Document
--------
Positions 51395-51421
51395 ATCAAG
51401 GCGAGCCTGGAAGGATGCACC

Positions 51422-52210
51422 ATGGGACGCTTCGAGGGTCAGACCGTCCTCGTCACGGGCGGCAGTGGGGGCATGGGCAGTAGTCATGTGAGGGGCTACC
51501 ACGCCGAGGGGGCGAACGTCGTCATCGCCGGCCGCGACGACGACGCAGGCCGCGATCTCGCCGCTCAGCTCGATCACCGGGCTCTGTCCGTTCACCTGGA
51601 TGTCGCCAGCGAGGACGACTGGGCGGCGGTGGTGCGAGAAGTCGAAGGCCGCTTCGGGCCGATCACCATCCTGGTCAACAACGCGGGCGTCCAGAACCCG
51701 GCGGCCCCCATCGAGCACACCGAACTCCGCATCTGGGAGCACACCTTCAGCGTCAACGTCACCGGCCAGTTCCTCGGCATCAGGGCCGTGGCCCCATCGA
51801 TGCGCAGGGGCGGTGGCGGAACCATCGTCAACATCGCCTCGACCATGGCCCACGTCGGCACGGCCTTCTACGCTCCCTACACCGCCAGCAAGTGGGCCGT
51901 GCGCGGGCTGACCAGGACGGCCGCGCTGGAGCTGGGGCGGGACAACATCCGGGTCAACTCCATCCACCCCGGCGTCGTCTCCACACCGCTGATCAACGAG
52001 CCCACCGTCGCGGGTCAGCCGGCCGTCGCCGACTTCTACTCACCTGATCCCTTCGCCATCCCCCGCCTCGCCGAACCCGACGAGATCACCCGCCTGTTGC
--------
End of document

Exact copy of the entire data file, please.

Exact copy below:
Positions 51395-51421
51395 ATCAAG
51401 GCGAGCCTGGAAGGATGCACC

Positions 51422-52210
51422 ATGGGACGCTTCGAGGGTCAGACCGTCCTCGTCACGGGCGGCAGTGGGGGCATGGGCAGTAGTCATGTGAGGGGCTACC
51501 ACGCCGAGGGGGCGAACGTCGTCATCGCCGGCCGCGACGACGACGCAGGCCGCGATCTCGCCGCTCAGCTCGATCACCGGGCTCTGTCCGTTCACCTGGA
51601 TGTCGCCAGCGAGGACGACTGGGCGGCGGTGGTGCGAGAAGTCGAAGGCCGCTTCGGGCCGATCACCATCCTGGTCAACAACGCGGGCGTCCAGAACCCG
51701 GCGGCCCCCATCGAGCACACCGAACTCCGCATCTGGGAGCACACCTTCAGCGTCAACGTCACCGGCCAGTTCCTCGGCATCAGGGCCGTGGCCCCATCGA
51801 TGCGCAGGGGCGGTGGCGGAACCATCGTCAACATCGCCTCGACCATGGCCCACGTCGGCACGGCCTTCTACGCTCCCTACACCGCCAGCAAGTGGGCCGT
51901 GCGCGGGCTGACCAGGACGGCCGCGCTGGAGCTGGGGCGGGACAACATCCGGGTCAACTCCATCCACCCCGGCGTCGTCTCCACACCGCTGATCAACGAG
52001 CCCACCGTCGCGGGTCAGCCGGCCGTCGCCGACTTCTACTCACCTGATCCCTTCGCCATCCCCCGCCTCGCCGAACCCGACGAGATCACCCGCCTGTTGC